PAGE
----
Cut is king. Paying attention to cut quality will make the biggest difference to the beauty of your diamond and will allow a K grade stone to sparkle beautifully. Whiteflash have a beautiful collection of K’s colored diamonds within their A CUT ABOVE® range of super-ideal cut diamonds. I would also read my review on the Astor Collection by Blue Nile.

Consider your settings. If you are looking to minimise the presence of warm tones, setting your diamond in a yellow or rose gold setting will emphasise white tones within the diamond making it appear a brighter white shade.

Think about your side stones. If your setting features side stones, enquire what color these stones will be. If they are a high color, there is a risk they will make your central diamond look more yellow.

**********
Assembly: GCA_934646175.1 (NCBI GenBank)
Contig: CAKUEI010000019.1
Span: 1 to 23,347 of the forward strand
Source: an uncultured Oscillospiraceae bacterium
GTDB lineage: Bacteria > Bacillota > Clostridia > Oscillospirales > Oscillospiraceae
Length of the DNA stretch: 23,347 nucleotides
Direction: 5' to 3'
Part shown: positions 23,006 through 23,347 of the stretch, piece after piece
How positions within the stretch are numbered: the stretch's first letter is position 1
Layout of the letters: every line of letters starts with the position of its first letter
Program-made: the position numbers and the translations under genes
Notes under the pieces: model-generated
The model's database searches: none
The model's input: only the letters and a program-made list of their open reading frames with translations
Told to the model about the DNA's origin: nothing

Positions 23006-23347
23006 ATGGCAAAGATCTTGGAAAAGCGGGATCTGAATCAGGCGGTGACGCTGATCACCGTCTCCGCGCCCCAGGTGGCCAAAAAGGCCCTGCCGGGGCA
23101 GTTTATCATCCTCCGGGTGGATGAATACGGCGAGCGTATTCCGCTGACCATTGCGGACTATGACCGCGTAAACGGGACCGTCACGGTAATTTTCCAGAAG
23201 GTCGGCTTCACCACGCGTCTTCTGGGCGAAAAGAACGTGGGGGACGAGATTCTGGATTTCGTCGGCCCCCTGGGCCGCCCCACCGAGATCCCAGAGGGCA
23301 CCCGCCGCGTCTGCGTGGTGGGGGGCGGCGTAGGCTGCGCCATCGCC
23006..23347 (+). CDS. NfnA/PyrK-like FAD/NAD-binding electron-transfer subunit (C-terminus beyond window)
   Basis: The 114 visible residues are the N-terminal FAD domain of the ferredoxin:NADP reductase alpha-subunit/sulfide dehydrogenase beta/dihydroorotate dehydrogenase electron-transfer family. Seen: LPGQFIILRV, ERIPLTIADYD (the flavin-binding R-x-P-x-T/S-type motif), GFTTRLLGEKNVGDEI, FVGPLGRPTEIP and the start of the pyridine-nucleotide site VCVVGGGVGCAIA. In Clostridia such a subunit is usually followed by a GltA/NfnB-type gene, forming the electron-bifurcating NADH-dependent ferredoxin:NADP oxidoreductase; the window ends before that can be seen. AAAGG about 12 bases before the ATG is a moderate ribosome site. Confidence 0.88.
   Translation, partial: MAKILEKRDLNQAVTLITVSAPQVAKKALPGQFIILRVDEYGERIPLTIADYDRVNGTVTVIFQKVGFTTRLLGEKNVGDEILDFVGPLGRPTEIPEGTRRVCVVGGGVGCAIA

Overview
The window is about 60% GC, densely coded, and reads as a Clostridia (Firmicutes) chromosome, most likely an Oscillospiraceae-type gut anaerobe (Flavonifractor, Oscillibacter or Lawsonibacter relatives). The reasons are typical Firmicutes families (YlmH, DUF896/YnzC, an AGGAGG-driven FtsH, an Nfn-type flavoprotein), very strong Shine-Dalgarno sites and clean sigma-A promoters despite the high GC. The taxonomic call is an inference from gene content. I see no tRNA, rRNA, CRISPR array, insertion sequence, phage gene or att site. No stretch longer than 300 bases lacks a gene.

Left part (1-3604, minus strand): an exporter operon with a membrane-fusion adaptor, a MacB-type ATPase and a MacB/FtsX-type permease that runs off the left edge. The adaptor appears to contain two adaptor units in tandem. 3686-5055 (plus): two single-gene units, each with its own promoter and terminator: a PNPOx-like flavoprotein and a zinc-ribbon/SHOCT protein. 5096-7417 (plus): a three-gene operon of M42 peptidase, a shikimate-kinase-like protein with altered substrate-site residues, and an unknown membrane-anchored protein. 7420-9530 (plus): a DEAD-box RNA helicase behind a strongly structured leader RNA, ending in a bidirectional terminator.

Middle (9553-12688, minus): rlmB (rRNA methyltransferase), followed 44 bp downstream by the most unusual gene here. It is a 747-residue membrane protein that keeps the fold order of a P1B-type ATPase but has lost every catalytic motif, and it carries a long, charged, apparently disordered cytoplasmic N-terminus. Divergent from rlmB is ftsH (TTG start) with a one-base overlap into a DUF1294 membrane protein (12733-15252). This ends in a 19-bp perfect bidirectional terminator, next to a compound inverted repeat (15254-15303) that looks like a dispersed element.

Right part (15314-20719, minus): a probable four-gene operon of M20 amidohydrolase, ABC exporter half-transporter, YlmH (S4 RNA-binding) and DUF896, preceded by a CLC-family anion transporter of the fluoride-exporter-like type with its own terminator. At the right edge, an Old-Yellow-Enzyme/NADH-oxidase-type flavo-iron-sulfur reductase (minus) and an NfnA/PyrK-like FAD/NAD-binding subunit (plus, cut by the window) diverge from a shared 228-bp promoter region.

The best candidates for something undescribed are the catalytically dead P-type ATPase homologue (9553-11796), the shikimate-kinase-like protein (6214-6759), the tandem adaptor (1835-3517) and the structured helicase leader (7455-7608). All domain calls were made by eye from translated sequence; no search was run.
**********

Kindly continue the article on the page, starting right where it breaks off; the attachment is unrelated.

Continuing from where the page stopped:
Certification. Only GIA and AGS diamonds can guarantee accurate grading. Selecting a K color diamond from a less respected lab puts you at risk of receiving a diamond with inflated grades and thus a less appealing color.

It is personal. Even diamond novices can spot a faint yellow in a diamond if they are sensitive to color. On the whole, only a tiny percentage of people can spot the difference between diamonds that are one or two color grades apart, however if you are one of them then you may consider opting for a higher color. If you have budget restrictions, coming down a clarity grade or two but using high res imaging to find an eye-clean diamond might be a better approach.

Richard Jenkins, The Diamond Guru